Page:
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MLL gene rearrangements (MLLr) are a common cause of aggressive, incurable acute lymphoblastic leukemias (ALL) in infants and children, most of which originate in utero. The most common MLLr produces an MLL-AF4 fusion protein. MLL-AF4 promotes leukemogenesis by activating key target genes, mainly through recruitment of DOT1L and increased histone H3 lysine-79 methylation (H3K79me2/3). One key MLL-AF4 target gene is PROM1, which encodes CD133 (Prominin-1). CD133 is a pentaspan transmembrane glyco...
12 CitationsSource
Summary Background Genome-edited donor-derived allogeneic anti-CD19 chimeric antigen receptor (CAR) T cells offer a novel form of CAR-T-cell product that is available for immediate clinical use, thereby broadening access and applicability. UCART19 is one such product investigated in children and adults with relapsed or refractory B-cell acute lymphoblastic leukaemia. Two multicentre phase 1 studies aimed to investigate the feasibility, safety, and antileukaemic activity of UCART19 in children an...
29 CitationsSource
#1Karin StraathofH-Index: 23
#2Barry FlutterH-Index: 4
Last. T GileadiH-Index: 1
view all 42 authors...
#1Karin Straathof (Great Ormond Street Hospital for Children NHS Foundation Trust)H-Index: 1
#2Barry Flutter (Great Ormond Street Hospital for Children NHS Foundation Trust)H-Index: 1
Last. John Anderson (Great Ormond Street Hospital for Children NHS Foundation Trust)H-Index: 48
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The reprogramming of a patient's immune system through genetic modification of the T cell compartment with chimeric antigen receptors (CARs) has led to durable remissions in chemotherapy-refractory B cell cancers. Targeting of solid cancers by CAR-T cells is dependent on their infiltration and expansion within the tumor microenvironment, and thus far, fewer clinical responses have been reported. Here, we report a phase 1 study (NCT02761915) in which we treated 12 children with relapsed/refractor...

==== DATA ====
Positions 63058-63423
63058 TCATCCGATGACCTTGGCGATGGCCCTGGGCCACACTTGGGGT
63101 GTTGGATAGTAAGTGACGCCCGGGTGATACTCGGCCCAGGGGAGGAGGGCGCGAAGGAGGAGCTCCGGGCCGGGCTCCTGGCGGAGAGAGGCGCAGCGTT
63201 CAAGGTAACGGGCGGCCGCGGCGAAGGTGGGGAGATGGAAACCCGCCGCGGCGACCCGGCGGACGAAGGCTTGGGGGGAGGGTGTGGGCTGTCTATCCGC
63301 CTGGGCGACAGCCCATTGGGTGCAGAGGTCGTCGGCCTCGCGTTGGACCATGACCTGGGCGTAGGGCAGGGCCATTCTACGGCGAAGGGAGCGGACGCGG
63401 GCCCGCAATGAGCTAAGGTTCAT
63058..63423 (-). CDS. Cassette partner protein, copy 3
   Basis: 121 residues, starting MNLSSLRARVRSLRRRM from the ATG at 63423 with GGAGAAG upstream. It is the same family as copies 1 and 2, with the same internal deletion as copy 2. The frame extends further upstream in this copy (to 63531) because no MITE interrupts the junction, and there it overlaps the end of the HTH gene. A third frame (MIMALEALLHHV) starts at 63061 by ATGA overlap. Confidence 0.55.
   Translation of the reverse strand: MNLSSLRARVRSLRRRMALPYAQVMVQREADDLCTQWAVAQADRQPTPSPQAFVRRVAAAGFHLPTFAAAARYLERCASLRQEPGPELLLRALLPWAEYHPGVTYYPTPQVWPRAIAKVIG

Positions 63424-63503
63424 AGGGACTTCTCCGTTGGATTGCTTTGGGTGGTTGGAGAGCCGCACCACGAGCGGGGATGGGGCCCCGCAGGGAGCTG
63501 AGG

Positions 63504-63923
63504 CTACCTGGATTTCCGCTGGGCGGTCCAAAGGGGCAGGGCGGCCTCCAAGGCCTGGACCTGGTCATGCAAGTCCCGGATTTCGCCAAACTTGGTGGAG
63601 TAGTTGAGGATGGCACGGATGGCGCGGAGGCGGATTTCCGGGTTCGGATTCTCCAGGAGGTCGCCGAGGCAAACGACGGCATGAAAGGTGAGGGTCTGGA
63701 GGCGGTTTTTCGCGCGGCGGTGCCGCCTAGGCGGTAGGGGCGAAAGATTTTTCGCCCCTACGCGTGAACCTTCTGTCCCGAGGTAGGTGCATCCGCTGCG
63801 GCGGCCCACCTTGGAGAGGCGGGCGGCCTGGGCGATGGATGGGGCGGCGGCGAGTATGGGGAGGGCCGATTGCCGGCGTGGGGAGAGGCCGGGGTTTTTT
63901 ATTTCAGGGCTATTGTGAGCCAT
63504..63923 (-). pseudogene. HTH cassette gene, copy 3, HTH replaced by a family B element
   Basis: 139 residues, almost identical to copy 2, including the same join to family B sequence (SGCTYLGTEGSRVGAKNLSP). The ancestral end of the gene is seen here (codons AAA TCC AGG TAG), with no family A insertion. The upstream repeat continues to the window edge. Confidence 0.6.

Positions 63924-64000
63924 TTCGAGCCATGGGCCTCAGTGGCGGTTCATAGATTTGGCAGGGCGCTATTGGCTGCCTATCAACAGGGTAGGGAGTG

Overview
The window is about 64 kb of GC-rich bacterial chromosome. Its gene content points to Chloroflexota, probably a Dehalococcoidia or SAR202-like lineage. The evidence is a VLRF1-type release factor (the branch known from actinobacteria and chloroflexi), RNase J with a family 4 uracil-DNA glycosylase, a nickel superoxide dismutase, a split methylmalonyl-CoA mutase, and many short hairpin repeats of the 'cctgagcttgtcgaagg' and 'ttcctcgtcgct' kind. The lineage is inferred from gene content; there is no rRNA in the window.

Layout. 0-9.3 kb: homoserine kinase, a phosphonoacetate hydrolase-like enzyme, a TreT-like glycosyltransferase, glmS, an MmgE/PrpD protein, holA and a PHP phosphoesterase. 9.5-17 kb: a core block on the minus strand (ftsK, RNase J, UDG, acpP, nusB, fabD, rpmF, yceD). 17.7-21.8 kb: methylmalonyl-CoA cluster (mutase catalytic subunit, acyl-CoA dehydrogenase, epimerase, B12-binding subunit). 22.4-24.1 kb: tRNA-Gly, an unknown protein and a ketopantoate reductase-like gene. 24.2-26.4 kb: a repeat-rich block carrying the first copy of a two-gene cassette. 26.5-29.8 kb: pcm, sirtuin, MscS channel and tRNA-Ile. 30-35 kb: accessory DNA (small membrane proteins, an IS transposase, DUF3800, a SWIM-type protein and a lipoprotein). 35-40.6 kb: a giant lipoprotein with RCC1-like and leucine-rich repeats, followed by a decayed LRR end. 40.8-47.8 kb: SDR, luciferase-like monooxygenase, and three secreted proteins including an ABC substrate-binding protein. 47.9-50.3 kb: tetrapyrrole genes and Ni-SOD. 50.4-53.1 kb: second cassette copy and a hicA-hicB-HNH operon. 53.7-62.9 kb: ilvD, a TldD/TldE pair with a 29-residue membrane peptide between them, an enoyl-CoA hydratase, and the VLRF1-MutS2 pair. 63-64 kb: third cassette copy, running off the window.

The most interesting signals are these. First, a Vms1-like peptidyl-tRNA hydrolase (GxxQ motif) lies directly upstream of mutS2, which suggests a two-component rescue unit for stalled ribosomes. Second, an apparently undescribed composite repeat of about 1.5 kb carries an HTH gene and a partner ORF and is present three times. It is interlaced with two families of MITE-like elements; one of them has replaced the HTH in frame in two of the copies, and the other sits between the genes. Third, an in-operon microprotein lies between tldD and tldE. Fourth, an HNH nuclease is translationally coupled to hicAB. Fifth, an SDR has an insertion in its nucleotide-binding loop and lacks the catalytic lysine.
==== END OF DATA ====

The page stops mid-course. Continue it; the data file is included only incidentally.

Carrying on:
11 CitationsSource
#1Siobhan Rice (University of Oxford)H-Index: 4
#2Thomas R. Jackson (University of Oxford)H-Index: 2
Last. Anindita Roy (University of Oxford)H-Index: 15
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ABSTRACT Although 90% of children with acute lymphoblastic leukemia (ALL) are now cured1, the prognosis of infant-ALL (diagnosis within the first year of life) remains dismal2. Infant-ALL is usually caused by a single genetic hit that arises in utero: rearrangement of the MLL/KMT2A gene (MLL-r). This is sufficient to give rise to a uniquely aggressive and treatment-refractory leukemia compared to older children with the same MLL-r3–5. The reasons for disparate outcomes in patients of different a...
2 CitationsSource
#1Sarah Leong (UCLH: University College Hospital)H-Index: 1
#2Sarah Inglott (GOSH: Great Ormond Street Hospital)H-Index: 8
Last. David O'Connor (UCL: University College London)H-Index: 16
view all 19 authors...
2 CitationsSource